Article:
Funded by a federal-state partnership, Medicaid pays for health services for certain categories of the poor (including the aged poor, the blind or disabled, and low-income families with dependent children). The federal government contributes between 50% and about 76% of the payments made under each state's program; the state pays the remainder. Federal reimbursement is higher for states where incomes are lower. About 10% of the elderly receive services under Medicaid, accounting for about 40% of all Medicaid expenditures. Medicaid is the major public payer for long-term care; it contributed about 40% of the $177.6 billion spent for long-term care services in 2006.
Services covered under federal guidelines include inpatient and outpatient hospital care, laboratory and x-ray services, physician services, skilled nursing care, nursing home care not covered by Medicare, and many home health services for people > 21 yr.
States may cover certain other services and items, including prescription drugs (or the premiums for Medicare Part D if patients are eligible for Part D), dental services, physical therapy, rehabilitation services, and eyeglasses. Each state determines eligibility requirements, which therefore vary, but people receiving funds from cash-assistance programs (eg, the Supplemental Security Income program) must be included. Several states offer enriched packages of Medicaid services under waiver programs, which are intended to delay or prevent nursing home admission by providing additional home and community-based services (eg, day care, personal care, respite care).
Eligibility depends on income, assets, and personal characteristics. In 2009, people who are eligible include the following:
Most states have other criteria that allow people to qualify for Medicaid.
Assets, excluding equity in a home and certain other assets, are also considered. If the remaining assets exceed the limit, people are not eligible for Medicaid, even if their income is low. Thus, the elderly may have to spend down (ie, pay for care from personal savings and sale of assets until stringent state eligibility requirements are met) to qualify for Medicaid. How much of monthly income and of the couple's assets that the spouse of a nursing home resident may keep varies by state. Divestment of assets at below fair-market value during the 3 yr before entrance into a nursing home may delay eligibility for Medicaid benefits. Medicaid denies coverage for a period of time that is determined by the amount of inappropriately divested funds divided by the average monthly cost of nursing home care in the state. For example, if a person gives away $10,000 in a state where the average monthly cost of care is $3,500, Medicaid coverage is delayed by about 3 mo.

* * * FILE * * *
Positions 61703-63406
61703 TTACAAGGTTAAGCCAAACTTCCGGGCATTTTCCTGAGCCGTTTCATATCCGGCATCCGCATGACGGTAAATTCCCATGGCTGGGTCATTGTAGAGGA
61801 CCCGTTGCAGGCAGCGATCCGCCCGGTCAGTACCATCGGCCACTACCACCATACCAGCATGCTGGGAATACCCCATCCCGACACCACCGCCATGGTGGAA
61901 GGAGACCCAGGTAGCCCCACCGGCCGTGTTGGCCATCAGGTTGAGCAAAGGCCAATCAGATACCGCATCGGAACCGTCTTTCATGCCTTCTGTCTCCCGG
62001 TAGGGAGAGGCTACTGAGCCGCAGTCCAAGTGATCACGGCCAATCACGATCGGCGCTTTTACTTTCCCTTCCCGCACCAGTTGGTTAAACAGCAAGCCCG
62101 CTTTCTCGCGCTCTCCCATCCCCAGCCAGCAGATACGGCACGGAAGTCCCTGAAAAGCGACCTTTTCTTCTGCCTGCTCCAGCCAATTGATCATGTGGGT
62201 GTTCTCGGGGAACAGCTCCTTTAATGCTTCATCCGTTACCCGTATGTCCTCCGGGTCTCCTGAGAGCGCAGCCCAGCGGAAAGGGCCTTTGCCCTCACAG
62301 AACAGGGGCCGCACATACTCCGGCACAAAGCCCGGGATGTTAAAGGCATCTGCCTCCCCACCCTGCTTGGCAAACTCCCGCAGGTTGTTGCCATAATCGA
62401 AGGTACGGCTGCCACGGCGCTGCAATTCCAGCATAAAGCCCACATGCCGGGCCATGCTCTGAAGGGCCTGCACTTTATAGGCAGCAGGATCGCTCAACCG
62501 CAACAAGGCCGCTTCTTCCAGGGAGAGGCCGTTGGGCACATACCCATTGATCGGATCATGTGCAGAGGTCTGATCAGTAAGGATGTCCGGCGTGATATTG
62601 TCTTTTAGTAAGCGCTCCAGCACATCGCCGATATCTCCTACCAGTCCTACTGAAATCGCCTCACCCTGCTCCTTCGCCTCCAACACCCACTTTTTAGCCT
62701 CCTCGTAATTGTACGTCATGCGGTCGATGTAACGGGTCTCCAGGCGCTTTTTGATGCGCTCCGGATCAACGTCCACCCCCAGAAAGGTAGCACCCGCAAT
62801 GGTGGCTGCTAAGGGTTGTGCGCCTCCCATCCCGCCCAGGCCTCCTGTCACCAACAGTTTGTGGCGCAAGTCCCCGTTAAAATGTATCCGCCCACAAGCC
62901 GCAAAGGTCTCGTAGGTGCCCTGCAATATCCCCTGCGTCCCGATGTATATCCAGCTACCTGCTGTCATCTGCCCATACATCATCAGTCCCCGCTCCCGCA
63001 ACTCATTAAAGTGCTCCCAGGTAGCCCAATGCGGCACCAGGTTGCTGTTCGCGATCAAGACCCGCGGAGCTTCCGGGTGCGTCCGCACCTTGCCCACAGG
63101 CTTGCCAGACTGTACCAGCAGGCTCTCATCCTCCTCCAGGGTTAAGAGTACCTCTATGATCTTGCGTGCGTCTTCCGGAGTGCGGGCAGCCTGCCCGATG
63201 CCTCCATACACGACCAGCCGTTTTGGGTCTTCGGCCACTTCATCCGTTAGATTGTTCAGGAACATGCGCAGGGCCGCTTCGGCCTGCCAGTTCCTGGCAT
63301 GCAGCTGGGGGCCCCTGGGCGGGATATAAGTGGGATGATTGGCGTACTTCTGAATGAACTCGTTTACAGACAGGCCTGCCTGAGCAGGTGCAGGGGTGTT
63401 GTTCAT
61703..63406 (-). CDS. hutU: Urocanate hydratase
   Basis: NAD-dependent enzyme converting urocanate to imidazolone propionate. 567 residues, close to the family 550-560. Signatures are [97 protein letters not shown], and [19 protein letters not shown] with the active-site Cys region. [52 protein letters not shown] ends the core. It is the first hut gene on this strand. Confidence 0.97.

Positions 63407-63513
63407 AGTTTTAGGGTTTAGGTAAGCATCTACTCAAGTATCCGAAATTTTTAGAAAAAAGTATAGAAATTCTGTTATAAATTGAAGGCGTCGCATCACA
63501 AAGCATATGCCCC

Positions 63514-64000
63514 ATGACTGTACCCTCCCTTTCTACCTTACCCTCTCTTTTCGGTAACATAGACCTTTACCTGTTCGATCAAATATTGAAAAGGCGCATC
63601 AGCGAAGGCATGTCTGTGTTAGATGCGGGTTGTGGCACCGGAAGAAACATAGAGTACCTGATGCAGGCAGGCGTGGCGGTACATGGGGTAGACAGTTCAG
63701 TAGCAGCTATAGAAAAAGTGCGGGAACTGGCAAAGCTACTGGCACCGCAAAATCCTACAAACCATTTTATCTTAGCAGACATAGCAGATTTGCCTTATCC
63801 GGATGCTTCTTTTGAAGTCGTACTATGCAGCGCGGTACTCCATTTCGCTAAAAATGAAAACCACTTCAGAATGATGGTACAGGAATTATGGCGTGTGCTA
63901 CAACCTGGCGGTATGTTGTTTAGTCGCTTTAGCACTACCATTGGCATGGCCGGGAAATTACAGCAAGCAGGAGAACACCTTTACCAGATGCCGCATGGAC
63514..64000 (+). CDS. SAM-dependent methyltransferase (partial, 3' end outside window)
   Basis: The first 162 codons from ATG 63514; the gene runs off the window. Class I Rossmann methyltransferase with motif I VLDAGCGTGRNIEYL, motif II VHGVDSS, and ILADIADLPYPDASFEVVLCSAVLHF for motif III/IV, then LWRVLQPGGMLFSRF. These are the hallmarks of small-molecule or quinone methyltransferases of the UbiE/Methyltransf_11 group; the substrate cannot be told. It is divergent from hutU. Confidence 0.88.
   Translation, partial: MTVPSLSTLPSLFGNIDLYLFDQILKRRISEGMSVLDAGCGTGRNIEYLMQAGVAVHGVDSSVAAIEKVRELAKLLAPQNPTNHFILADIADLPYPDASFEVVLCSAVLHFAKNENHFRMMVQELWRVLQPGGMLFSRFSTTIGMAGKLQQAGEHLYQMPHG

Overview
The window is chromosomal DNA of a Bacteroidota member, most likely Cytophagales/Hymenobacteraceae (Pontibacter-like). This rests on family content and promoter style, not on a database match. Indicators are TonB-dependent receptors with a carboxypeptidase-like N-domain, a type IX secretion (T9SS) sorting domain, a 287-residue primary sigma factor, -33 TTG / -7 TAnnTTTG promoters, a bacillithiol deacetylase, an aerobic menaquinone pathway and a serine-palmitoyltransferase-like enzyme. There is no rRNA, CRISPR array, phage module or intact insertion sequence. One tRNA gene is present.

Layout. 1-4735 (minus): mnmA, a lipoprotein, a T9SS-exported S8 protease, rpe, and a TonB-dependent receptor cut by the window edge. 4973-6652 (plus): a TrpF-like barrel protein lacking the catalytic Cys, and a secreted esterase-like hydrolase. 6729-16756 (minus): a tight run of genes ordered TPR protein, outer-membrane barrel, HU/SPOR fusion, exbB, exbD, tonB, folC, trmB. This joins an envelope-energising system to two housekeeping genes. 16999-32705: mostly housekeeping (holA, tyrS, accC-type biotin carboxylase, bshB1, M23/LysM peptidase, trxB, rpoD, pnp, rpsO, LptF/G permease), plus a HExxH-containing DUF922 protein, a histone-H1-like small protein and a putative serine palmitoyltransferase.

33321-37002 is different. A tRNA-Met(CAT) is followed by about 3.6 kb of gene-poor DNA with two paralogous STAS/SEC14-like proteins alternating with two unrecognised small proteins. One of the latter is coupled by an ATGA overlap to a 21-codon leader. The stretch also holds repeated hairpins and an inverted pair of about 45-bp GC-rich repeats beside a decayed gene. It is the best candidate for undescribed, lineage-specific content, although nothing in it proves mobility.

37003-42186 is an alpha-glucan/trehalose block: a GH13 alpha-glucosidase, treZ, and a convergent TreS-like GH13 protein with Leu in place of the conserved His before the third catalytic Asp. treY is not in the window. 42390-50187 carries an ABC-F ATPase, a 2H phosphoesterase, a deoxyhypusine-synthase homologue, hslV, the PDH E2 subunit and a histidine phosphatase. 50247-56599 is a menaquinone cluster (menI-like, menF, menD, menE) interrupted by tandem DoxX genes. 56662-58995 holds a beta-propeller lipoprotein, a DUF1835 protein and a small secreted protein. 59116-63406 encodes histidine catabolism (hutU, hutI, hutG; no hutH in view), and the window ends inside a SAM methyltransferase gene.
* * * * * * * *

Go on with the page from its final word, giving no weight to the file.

Medicaid estate recovery
Under certain circumstances, Medicaid is entitled (and sometimes required) to recover expenditures from the estates of deceased Medicaid recipients. Typically, recovery may be made only from estates of recipients who were ≥ 55 yr when they received Medicaid benefits or were permanently institutionalized regardless of age. The definition of estate varies by state. Some states include only property that passes through probate; others include assets that pass directly (eg, through joint tenancy with right of survivorship, living trusts, or life insurance payouts). Some states protect the family home from Medicaid claims. The vigor with which claims are pursued varies by state and by case.
Medicare Savings Programs
People who are currently eligible for Medicare and whose income and assets are below certain thresholds are eligible for Medicare Savings Programs. These programs are run by individual state Medicaid programs and cover certain out-of-pocket expenses not covered by Medicare. There are several programs. The Qualified Medicare Beneficiary program covers Part A and Part B premiums, deductibles, and co-insurance; the Specified Low-income Medicare Beneficiary program and the Qualified Disabled Working Individual program pay part B premiums.
The federal government has set eligibility requirements based on income and asset value. States are free to adopt less restrictive requirements (eg, permitting enrollment at a higher income level). People enroll through state Medicaid offices.
Last full review/revision September 2009 by Amal Trivedi, MD, MPH